Political Notebook: 37 local candidates now running in county’s November municipal elections

Published 12:00 am Tuesday, July 13, 2021

SALISBURY — A total of 37 candidates across Rowan County are now officially campaigning for one of 42 seats up for grabs in the November municipal elections.

Seats are set to expire in December in each of the county’s municipalities. Those vying for one have until July 16 to file a notice of candidacy for the Nov. 2 election. To date, no one has filed for the mayoral race or one of the two open seats in Granite Quarry. Mayor William “Bill” Feather, Mayor Pro Tem John Linker and board member William Cress currently hold those seats.

In Salisbury, Mayor Karen Alexander remains unopposed in the mayoral race. All four council seats are up for re-election, but none of the current council members have filed. Incumbent Brian Miller says he won’t seek another term.

On Monday, Nalini Joseph filed for election to one of the city’s open seats. Joseph is district administrator of Guardian ad Litem Program, which investigates and determines the needs of abused and neglected children petitioned into the court system by the Department of Social Services. She is also the owner of Lini’s Mahal, an Indian restaurant located on Rugby Road. She is a current member of the city’s Parks and Recreation Board and vice president for Rowan County Republican Women.

She told the Post she began thinking about a run for public office years ago and wants to use her 30 years of experience in the court system and working with nonprofits to “make Salisbury even greater.” Joseph is an Asian-American who grew up in India before moving to the U.S.

Rev. Anthony Smith of Mission House Church also filed for election to the Salisbury City Council Monday. Besides working with the Social Security Administration, Smith is an author and a leading member of the Rowan Concerned Citizens organization. After leading grassroots community organizations for years, Smith said he feels called to scale those efforts to an institutional level.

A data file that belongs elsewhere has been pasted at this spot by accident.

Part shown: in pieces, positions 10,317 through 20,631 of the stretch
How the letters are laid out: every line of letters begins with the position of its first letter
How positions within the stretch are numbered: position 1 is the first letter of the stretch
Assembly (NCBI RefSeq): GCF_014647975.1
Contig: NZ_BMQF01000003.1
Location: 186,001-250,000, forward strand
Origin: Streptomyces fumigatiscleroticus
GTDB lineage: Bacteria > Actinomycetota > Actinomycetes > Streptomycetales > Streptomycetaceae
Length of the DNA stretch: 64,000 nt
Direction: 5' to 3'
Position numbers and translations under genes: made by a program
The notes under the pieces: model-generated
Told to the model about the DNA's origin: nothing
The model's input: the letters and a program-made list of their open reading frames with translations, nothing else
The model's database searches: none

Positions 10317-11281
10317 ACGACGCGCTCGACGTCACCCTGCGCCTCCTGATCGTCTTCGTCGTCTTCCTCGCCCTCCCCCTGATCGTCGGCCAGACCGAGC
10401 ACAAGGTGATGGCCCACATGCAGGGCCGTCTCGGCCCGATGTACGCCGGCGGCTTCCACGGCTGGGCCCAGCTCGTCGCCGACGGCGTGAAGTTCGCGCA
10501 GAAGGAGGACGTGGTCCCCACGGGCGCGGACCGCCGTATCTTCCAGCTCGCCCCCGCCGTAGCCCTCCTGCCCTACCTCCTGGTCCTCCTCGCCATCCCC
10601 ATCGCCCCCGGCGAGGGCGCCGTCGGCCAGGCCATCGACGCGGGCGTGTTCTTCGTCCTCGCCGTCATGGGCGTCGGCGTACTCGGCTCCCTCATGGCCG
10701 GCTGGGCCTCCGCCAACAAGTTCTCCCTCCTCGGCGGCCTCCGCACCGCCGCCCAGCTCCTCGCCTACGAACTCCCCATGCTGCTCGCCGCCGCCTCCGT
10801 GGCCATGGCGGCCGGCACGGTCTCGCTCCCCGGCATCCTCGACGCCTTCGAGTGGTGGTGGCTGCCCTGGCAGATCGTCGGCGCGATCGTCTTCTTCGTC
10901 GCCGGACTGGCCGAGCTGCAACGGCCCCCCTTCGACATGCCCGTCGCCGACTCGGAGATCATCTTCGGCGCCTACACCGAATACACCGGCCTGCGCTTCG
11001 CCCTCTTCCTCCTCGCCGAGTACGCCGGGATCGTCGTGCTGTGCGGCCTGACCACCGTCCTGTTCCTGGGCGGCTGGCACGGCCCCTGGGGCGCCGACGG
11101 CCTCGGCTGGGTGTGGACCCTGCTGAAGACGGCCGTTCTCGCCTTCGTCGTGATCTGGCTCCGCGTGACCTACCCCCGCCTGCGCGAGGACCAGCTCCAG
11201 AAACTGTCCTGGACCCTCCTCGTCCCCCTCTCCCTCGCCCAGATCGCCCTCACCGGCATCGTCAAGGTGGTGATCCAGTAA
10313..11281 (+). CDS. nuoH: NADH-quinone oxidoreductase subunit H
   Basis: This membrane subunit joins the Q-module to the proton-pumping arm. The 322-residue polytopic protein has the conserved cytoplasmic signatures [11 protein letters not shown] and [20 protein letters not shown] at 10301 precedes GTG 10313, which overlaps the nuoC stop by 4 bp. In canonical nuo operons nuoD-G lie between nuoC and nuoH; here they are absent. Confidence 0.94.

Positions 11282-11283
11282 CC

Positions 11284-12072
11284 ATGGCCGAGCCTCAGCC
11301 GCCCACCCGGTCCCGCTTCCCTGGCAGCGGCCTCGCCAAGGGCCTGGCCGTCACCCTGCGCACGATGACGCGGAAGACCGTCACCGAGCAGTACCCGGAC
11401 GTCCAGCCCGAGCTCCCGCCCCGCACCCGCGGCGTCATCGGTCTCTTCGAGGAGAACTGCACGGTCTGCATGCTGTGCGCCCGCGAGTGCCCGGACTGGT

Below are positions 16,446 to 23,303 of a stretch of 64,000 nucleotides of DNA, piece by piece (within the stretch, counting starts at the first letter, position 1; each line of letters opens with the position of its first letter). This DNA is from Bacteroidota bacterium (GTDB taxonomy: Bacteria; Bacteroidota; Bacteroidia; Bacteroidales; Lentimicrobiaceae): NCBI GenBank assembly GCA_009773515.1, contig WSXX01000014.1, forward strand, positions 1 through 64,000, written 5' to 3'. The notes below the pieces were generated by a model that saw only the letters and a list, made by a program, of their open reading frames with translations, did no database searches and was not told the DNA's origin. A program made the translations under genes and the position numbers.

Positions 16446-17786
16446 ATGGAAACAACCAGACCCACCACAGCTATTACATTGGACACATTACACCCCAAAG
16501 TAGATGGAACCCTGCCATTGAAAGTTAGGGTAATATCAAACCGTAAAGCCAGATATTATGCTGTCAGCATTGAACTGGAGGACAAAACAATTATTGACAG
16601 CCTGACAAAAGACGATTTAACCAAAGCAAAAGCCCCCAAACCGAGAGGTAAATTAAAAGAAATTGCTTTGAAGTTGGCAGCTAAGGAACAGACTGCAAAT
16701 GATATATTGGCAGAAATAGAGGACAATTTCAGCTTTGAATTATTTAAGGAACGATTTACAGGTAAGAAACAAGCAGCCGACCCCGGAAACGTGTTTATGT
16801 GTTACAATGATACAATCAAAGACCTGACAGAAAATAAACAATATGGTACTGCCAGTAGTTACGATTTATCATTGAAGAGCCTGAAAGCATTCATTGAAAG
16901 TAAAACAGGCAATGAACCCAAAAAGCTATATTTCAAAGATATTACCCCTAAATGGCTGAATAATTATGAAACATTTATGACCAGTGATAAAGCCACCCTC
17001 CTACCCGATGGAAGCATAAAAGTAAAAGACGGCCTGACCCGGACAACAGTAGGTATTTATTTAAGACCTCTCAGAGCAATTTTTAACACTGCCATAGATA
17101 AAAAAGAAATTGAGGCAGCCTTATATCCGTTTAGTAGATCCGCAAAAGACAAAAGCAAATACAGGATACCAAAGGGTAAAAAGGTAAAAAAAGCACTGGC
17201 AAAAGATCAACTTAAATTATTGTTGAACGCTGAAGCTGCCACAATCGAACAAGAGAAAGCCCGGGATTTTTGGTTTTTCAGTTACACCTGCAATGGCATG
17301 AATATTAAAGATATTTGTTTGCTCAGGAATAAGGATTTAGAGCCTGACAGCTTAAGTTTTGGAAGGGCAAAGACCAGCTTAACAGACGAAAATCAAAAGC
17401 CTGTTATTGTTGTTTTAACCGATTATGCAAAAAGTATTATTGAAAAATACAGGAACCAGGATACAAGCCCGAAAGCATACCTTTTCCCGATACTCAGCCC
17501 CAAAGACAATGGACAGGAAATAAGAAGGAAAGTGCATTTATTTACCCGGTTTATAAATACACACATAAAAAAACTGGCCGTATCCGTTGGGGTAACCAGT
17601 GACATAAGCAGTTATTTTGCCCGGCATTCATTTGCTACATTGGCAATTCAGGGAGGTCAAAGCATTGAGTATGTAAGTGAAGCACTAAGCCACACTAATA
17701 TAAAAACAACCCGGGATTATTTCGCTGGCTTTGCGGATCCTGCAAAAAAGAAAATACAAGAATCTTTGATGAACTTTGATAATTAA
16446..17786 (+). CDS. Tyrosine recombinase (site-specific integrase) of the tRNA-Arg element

“Protests and community campaigns are very, very valuable,” he said, “but you can only take the movement so far. At the heart of this is to be at the place where policies are being made and city processes are being looked at. My question is this: what if Salisbury became one of the most equitable and innovative cities in our region?”

Smith said he received legal counsel before filing to ensure a campaign wouldn’t violate his position as a federal employee. His candidacy is OK because municipal elections are nonpartisan. But he also will soon be retiring from that position, he said.

Jonathan Barbee, who ran for school board last year, is another challenger who has filed for city council.

Barbee told the Post Monday he was encouraged by fellow members of the Salisbury community to file for a seat on the city council. Barbee said he plans to run on the slogan, “People Over Money,” and he would like to see more growth toward the Mid-Carolina Regional Airport.

In East Spencer, incumbents Mayor Barbara Mallett and alderman Albert Smith have filed along with challenger Shawn Rush, who’s the second vice chair of the Rowan County Democratic Party. Three seats on the board are up for grabs.

In Rockwell, alderman Justin Crews remains the only incumbent who has filed for one of the five seats set to expire. He is joined by a challenger, Dillon Brewer. Brewer, 27, spent two terms on the Rowan County United Way allocations committee and has worked with other local nonprofit organizations. As a young person who’s moved away from Rockwell before returning to purchase a home there, Brewer told the Post he wants to see other young people from Rockwell come back or stay to raise families and begin careers. He credits the town with being “a great community that can only get better.”

All three incumbents holding seats on the China Grove Town Council have filed for re-election, including Arthur Heggins, Don Bringle and Brandon Linn. Bringle was appointed to the council in 2019 to finish the remainder of Charles Seaford’s term once Seaford was elected mayor. Bringle previously served as mayor for 12 years.

Only three seats are available in China Grove, and two challengers have now declared a run. Lou “Gary” Watkins and William “Joey” Jordan both filed candidacy Monday.

Only two seats are set to expire in Landis, and incumbents Tony Corriher and Darrell Overcash have filed for re-election.

In Cleveland, which will have three open seats, incumbents Bryan Little, Gerald Osborne and Richard Taylor have filed for re-election and are joined by challenger Danny Gabriel, who was previously the town’s mayor.